CINS STORY: Public procurements shared and secured

Written by: Milica Šarić, Ivana Jeremić

Photo: Facebook page of company Dobergard

In February 2017, the Administration for Joint Services of Republic Bodies published a call for security services for 10 state institutions over the period of two years, divided into 26 batches worth almost 890 million dinars. The institutions which sought security services comprised the Customs Administration, Treasury Administration, Administration for the Prevention of Money Laundering, and others.

Only one bidder respectively responded to 21 batches, worth between four and 120 million dinars, with acceptable offers. Almost all bidders quoted prices which were slightly lower than the assessed value of the batch for which they were quoting the bid.

In 14 batches, all in which they participated, the successful bidders were Belgrade-based companies Dobergard and Dobergard plus owned by Dušan Đukić - by themselves or within a consortium. Besides them, no one else applied for these batches.

In the end of November 2018, in line with the framework agreement from the previous year, they signed the total of 11 contracts at the value of 16.8 million dinars, to protect front offices of the Tax Administration in several towns of the Autonomous Province of Vojvodina, from fire and violent entries.

Although the manner in which these operations were assigned is in line with law, there was almost no competition.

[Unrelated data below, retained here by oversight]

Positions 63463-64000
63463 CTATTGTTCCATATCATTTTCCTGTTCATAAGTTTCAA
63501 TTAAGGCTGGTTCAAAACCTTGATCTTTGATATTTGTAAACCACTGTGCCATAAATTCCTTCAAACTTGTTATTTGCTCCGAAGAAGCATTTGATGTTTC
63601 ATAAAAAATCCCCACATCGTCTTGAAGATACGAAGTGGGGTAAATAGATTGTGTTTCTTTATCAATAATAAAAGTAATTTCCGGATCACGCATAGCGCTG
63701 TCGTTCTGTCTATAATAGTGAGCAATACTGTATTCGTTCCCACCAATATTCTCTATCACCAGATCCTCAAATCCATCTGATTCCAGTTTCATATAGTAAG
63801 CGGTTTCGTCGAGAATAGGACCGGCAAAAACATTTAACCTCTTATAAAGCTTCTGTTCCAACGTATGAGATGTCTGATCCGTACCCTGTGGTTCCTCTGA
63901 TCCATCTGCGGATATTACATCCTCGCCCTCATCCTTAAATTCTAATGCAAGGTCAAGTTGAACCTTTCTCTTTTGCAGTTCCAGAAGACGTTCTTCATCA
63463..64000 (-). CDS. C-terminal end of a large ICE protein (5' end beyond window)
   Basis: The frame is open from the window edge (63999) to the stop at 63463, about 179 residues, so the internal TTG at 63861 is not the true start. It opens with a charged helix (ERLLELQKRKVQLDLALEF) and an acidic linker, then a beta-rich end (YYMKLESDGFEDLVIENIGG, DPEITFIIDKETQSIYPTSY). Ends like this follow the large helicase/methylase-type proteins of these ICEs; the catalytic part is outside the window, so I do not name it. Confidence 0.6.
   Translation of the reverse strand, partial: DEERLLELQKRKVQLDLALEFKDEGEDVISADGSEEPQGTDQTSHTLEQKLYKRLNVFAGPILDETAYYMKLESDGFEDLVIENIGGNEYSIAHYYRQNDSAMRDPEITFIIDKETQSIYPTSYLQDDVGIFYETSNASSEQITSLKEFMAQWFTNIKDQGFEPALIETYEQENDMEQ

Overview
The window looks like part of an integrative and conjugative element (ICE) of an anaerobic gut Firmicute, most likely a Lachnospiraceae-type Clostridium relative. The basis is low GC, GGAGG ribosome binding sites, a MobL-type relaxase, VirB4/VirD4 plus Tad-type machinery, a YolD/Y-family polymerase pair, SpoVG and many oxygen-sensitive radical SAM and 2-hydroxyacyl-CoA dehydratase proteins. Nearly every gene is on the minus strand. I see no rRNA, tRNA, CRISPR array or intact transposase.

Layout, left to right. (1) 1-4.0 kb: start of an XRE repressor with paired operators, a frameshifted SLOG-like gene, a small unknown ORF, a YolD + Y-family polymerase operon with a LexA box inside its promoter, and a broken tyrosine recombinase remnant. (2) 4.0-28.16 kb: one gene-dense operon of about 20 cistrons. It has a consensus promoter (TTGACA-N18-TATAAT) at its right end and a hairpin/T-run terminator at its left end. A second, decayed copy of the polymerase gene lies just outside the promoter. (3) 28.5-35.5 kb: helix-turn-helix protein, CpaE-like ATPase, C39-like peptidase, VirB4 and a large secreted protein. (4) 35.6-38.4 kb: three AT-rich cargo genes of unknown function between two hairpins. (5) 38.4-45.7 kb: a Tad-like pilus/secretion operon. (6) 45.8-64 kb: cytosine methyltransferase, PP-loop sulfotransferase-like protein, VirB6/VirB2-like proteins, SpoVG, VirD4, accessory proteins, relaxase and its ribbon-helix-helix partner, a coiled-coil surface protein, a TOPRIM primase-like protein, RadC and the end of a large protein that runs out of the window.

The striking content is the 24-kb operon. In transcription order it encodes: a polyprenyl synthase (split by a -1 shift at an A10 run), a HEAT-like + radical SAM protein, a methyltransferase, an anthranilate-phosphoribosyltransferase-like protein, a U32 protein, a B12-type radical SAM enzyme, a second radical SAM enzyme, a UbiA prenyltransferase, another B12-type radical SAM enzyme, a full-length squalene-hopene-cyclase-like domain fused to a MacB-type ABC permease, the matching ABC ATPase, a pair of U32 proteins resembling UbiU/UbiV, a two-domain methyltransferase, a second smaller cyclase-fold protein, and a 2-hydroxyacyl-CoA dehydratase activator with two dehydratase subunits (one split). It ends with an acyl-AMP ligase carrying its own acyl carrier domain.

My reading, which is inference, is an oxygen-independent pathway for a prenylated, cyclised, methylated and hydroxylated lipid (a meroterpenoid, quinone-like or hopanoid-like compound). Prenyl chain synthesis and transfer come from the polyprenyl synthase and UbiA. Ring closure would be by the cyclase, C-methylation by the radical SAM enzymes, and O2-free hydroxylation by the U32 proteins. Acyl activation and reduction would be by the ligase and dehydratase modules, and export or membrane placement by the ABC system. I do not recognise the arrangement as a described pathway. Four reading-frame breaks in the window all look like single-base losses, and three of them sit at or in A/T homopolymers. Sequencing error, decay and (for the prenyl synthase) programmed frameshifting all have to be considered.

Rade Đurić, jurist engaged in public procurement, says for the Center for Investigative Journalism of Serbia (CINS) that the conditions at the competition to which the companies applied were defined so that the bidders would be practically forced to make mutual agreements.

“This is a manner to diminish competition, in view of poor mutual relations in the security sector,” said Đurić, adding that citizens are the ones who bear the greatest damage that way, while the quality of the service is also reduced.

The Instruction for detection of rigged bids in public procurement procedures published at the web-site of the Commission for Protection of Competition states that “market participants frequently respond to public tenders jointly, clandestinely agreeing as to their approach before the submission of the bid, with the aim to increase the price of the service, i.e. decrease the quality of the service, depending on the subject of procurement”.

Such practices, which present the gravest form of violation of competition, are difficult to prove.

Dušan Đukić denies that there were any agreements in relation to this public procurement. “We are a group of bidders who found it in our mutual interest to act as a consortium, which is not prohibited in the Law on public procurements,” said Đukić for CINS.

Mila Sašić, head of the Department for public procurement within the Administration for Joint Services of Republic Bodies said for CINS that the Administration has no impact on who will apply to the bid, but she excludes the possibility of rigged procurements, as the bidders are obliged to provide a signed document to that effect - The Statement on the independent bid - together with the bid.

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